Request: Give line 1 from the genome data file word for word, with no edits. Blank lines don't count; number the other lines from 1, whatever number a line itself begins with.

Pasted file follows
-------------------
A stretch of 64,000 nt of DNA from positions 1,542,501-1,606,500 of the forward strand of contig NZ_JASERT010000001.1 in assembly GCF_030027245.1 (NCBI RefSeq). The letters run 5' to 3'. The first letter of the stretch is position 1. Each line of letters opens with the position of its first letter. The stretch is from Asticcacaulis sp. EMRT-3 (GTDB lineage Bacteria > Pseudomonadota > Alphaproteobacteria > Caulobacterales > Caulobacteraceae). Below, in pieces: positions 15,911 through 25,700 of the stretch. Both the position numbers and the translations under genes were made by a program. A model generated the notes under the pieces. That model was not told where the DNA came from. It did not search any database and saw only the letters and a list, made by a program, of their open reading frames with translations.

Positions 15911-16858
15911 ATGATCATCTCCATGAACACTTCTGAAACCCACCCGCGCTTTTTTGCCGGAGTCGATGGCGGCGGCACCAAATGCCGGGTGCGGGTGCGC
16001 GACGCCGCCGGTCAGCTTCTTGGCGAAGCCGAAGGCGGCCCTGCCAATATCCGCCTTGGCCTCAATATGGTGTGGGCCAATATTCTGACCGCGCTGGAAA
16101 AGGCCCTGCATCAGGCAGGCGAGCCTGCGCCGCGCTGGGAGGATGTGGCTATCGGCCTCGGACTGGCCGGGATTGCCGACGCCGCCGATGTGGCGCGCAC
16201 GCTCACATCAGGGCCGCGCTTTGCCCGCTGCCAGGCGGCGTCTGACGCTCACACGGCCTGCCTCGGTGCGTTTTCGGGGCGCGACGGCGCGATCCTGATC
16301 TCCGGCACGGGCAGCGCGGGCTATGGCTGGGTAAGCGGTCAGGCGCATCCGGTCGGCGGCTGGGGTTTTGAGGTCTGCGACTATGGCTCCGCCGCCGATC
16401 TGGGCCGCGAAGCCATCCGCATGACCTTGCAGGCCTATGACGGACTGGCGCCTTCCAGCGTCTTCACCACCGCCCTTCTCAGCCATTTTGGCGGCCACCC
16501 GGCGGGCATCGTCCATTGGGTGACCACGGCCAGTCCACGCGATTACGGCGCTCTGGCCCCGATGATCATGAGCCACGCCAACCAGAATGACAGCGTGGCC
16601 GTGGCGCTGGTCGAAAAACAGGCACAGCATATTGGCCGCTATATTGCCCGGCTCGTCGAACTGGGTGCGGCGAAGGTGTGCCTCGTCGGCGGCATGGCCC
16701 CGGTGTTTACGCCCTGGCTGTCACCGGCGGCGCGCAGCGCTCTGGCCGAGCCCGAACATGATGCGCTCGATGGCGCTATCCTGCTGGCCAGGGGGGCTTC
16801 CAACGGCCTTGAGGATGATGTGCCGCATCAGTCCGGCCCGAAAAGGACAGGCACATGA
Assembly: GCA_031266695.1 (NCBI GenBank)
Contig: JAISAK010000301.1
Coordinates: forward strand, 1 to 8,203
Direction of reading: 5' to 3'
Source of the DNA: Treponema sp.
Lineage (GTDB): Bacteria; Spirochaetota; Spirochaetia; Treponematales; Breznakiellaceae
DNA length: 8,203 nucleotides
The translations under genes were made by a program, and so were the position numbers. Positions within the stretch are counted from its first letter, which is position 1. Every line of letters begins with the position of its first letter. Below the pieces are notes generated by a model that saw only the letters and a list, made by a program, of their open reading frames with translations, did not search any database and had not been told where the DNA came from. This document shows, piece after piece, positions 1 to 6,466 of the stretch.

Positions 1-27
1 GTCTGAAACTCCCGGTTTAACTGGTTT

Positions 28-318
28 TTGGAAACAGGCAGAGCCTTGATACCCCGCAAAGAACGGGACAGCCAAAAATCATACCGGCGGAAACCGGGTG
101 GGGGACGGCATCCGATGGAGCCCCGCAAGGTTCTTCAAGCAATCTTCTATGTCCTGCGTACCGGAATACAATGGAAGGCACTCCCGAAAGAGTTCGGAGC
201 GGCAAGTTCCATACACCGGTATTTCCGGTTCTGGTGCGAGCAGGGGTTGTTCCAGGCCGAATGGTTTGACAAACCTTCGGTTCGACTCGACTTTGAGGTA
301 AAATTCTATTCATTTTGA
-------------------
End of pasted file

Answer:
A stretch of 64,000 nt of DNA from positions 1,542,501-1,606,500 of the forward strand of contig NZ_JASERT010000001.1 in assembly GCF_030027245.1 (NCBI RefSeq). The letters run 5' to 3'. The first letter of the stretch is position 1. Each line of letters opens with the position of its first letter. The stretch is from Asticcacaulis sp. EMRT-3 (GTDB lineage Bacteria > Pseudomonadota > Alphaproteobacteria > Caulobacterales > Caulobacteraceae). Below, in pieces: positions 15,911 through 25,700 of the stretch. Both the position numbers and the translations under genes were made by a program. A model generated the notes under the pieces. That model was not told where the DNA came from. It did not search any database and saw only the letters and a list, made by a program, of their open reading frames with translations.